Thoughts On Revolution from a Volume by Richard Pipes
“A revolution is not a trail of roses.…” — Fidel Castro
This year I’ve been reading quite a bit about the Russian Revolution. Though primarily Solzhenitsyn’s perspectives, I’ve gleaned some from Leon Trotsky’s book on the Russian Revolution. In sharing insights from Solzhenitsyn on Medium, someone left me three other book recommendations including two volumes by Richard Pipes, a Baird Professor of History at Harvard. I found Pipes’ books in our library and have begun the smaller volume, A Concise History of the Russian Revolution. (416 pages)
The following two excerpts from the introduction caught my attention, specifically in light on the ongoing night time protests and violence in some of our cities, particularly Portland and Seattle.
Nineteenth-century Europe witnessed the emergence of professional revolutionaries , intellectuals who devoted themselves full-time to studying the history of past upheavals in quest of tactical guidelines, analyzing their own time for signs of coming upheavals , and once they occurred, stepping in to direct spontaneous rebellion into conscious revolution. Such radical intellectuals saw the future as marked by violent disturbances, and progress as requiring the destruction of the traditional system of human relations.
A little further on he writes:
It is radical intellectuals who translate these concrete concrete complaints into an all-consuming destructive force. They desire not reforms but a complete obliteration of the present in order to create a world order that has never existed except in a mythical Golden Age.
How much are we paying attention to what is going on right now? How concerned should we be about the threat to our way of life?
Unlike any other book on this subject that I’ve read, Pipes lays groundwork by explaining a few concepts that I’ve never had pointed out. Chapter one is about life in Russia in 1900. It is essential for establishing the context in which these events took place.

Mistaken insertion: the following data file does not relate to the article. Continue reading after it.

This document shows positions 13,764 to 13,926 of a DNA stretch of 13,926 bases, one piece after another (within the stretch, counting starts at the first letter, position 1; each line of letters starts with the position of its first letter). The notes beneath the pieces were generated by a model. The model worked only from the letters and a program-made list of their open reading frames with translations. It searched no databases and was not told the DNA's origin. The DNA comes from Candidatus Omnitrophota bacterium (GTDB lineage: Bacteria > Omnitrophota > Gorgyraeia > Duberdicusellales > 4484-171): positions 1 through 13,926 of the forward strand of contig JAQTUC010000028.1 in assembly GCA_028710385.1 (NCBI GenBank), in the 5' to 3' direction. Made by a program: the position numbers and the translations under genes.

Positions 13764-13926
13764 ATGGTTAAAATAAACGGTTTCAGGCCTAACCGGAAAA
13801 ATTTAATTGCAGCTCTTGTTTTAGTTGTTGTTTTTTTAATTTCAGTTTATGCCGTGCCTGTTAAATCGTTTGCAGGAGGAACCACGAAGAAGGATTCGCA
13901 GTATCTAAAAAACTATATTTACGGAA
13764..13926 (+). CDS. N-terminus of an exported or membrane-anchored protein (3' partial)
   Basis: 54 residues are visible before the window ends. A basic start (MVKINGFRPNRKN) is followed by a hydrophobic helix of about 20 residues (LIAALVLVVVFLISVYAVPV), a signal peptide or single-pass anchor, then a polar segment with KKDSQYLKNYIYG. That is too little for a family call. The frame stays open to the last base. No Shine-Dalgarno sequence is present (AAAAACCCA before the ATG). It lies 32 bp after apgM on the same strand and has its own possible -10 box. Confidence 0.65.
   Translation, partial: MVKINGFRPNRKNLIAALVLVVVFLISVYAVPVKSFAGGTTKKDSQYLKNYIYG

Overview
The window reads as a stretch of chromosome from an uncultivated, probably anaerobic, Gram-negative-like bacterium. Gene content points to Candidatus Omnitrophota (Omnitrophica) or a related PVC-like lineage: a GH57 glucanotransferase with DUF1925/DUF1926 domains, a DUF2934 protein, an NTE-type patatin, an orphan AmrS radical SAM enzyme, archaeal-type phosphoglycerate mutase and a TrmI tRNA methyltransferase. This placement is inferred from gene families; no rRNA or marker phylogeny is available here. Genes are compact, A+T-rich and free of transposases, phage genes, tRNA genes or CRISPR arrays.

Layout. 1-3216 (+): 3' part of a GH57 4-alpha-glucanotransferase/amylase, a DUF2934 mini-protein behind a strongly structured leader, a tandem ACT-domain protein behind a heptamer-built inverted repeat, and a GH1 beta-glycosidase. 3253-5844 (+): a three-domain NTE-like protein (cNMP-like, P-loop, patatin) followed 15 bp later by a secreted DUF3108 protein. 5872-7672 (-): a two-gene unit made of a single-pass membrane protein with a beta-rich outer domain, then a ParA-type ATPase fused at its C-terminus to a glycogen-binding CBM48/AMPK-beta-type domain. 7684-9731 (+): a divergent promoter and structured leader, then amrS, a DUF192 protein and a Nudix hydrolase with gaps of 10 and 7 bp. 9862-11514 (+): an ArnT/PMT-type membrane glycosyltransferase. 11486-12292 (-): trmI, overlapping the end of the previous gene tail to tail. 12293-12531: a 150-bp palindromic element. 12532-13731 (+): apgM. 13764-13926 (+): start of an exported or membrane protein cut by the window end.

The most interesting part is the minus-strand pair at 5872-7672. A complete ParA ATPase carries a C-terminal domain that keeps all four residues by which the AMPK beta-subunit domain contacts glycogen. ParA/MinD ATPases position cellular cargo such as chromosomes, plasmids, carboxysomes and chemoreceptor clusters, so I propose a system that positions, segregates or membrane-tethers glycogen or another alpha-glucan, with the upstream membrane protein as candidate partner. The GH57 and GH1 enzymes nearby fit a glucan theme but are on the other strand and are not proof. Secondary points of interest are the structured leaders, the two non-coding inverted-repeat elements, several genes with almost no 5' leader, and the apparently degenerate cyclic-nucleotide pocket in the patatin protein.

For example, 80% of the population consisted of peasants living off the land, totally untouched by the Westernization that had been occurring in the rest of Europe. Pipes explains the three key institutions of peasant culture: the family, the village and the commune. These words have different meanings, though, from the way we understand things in America.
Another definition early on was also helpful. All my life I’ve heard reference to the “intelligentsia” when reading about the Revolution. I assumed it was just another word for the educated or intellectuals. Pipes notes that intelligentsia and intellectuals are two separate categories. Intellectuals are those who merely talk about about issues. They may be erudite, but not personally invested in the social upheaval their ideas toy with.
On the other hand, the intelligentsia that Pipes describes are opportunists actively looking for opportunities to disrupt, to change the course of history. Philosophers interpret the world, the intelligentsia seek to reshape it.
How concerned should we be when we go online and see people calling for revolution today? Or when I come across tweets like this one:
When we choose revolution, we do what is morally right instead of picking a lesser or greater evil. Choose revolution.
The image at the top of the page here is from 1905 where revolutionaries set up a barricade in the streets of Moscow. Except for the clothing, it doesn’t seem too different from Seattle this summer.
I’ll ask one last time. How concerned should we be about what’s going on?
Originally published at https://pioneerproductions.blogspot.com.